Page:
AMMAN (Dow Jones Newswires), March 16, 2011
The Syrian government will award contracts to explore, develop and produce hydrocarbons from four onshore blocks later this month, the country's oil ministry said in remarks published by his ministry's website Wednesday.
Sufian Alaw said international companies had submitted bids for four blocks out of the eight blocks announced earlier.
The ministry last year offered production-sharing contracts to explore blocks 3, 4, 5, 7, 12, 14, 16 and 18, located mostly on the eastern and northern parts of the country. "The companies submitted their offers on four blocks only," Alaw said. "They are 3, 5, 7, and 12 while the remaining blocks didn't receive bids," he said.
The website said companies that had submitted bids for the four onshore blocks include Total, the U.K.'s Gulfsands Petroleum in alliance with Italy's Eni, China National Petroleum Corp., Dallas-based Improved Petroleum Recovery, Sweden's Svenska, and the U.A.E.'s Dana Gas.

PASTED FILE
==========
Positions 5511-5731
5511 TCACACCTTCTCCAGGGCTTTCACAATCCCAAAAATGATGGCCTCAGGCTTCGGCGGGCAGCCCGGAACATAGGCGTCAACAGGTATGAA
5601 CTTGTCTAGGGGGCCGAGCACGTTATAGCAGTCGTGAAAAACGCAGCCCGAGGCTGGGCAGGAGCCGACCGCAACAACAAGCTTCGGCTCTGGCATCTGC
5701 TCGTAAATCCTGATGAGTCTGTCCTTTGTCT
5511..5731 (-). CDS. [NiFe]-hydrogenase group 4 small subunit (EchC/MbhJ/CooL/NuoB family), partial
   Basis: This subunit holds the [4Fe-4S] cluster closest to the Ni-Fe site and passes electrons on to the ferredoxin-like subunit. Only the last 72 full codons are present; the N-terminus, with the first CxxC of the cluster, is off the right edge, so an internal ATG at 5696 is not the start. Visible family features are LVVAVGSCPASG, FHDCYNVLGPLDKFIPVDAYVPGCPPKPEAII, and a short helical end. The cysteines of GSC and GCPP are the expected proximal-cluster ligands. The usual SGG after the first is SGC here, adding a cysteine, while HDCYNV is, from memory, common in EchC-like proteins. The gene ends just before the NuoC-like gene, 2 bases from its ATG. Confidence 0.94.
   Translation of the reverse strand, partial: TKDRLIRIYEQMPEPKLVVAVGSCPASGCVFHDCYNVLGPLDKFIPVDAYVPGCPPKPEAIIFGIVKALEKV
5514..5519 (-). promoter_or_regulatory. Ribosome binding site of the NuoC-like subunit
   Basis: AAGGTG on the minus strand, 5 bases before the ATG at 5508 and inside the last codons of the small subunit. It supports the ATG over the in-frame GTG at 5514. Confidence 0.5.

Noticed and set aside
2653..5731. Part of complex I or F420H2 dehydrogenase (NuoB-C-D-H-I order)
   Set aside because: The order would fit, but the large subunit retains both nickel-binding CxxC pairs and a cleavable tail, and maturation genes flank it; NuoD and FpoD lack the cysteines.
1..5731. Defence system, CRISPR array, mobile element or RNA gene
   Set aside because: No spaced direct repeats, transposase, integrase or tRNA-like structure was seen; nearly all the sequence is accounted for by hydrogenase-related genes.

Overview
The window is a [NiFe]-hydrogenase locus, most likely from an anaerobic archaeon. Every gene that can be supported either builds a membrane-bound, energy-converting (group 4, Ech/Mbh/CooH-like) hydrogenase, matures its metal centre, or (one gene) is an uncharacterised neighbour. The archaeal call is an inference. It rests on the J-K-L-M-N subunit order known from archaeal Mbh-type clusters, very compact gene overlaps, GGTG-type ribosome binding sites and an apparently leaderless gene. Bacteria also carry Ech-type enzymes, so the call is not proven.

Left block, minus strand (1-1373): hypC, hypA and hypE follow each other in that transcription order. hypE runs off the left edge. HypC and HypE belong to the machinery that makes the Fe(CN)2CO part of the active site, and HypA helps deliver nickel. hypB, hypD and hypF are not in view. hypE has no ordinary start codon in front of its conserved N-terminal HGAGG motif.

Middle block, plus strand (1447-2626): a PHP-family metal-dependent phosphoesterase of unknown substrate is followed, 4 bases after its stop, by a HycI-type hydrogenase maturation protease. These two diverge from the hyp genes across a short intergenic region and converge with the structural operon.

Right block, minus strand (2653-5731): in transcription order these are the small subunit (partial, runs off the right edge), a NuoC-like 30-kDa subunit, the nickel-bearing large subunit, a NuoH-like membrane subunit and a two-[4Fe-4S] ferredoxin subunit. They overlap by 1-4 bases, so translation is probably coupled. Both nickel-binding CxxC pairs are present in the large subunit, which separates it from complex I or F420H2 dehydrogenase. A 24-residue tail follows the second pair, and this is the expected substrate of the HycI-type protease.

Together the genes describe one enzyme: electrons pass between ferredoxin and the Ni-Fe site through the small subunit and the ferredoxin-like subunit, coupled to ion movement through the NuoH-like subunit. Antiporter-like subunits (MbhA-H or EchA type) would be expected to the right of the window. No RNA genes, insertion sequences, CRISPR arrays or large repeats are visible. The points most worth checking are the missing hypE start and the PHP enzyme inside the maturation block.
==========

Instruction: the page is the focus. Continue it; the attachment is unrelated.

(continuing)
Alaw also said Syria is poised to unveil later this month a new licensing round off its Mediterranean coast sometime during this month, the minister said. The move is intended to lure international companies interested in exploration drilling in the area following the recent big Leviathan discovery off Israel.
The minister said the ministry will be offering three offshore blocks.
The new round for offshore exploration will mark the third attempt by the Syrian government to revive interest in its offshore waters after two previous tenders. The government put an offshore round on hold in 2008 following failure by countries like Cyprus and Egypt to lure up firms to explore for hydrocarbons on their own waters.
However, after the discovery of the potentially giant Leviathan gas find offshore Israel by U.S. oil company Noble Energy Inc. (NBL) in December and significant gas discoveries in Egypt and the Gaza Strip in recent years could encourage companies to bid for Syrian offshore blocks, analysts said.
Syria aims to boost its crude oil production, which has declined from 590,000 barrels a day in 2006 to 380,000 barrels a day currently.
Copyright (c) 2011 Dow Jones & Company, Inc.
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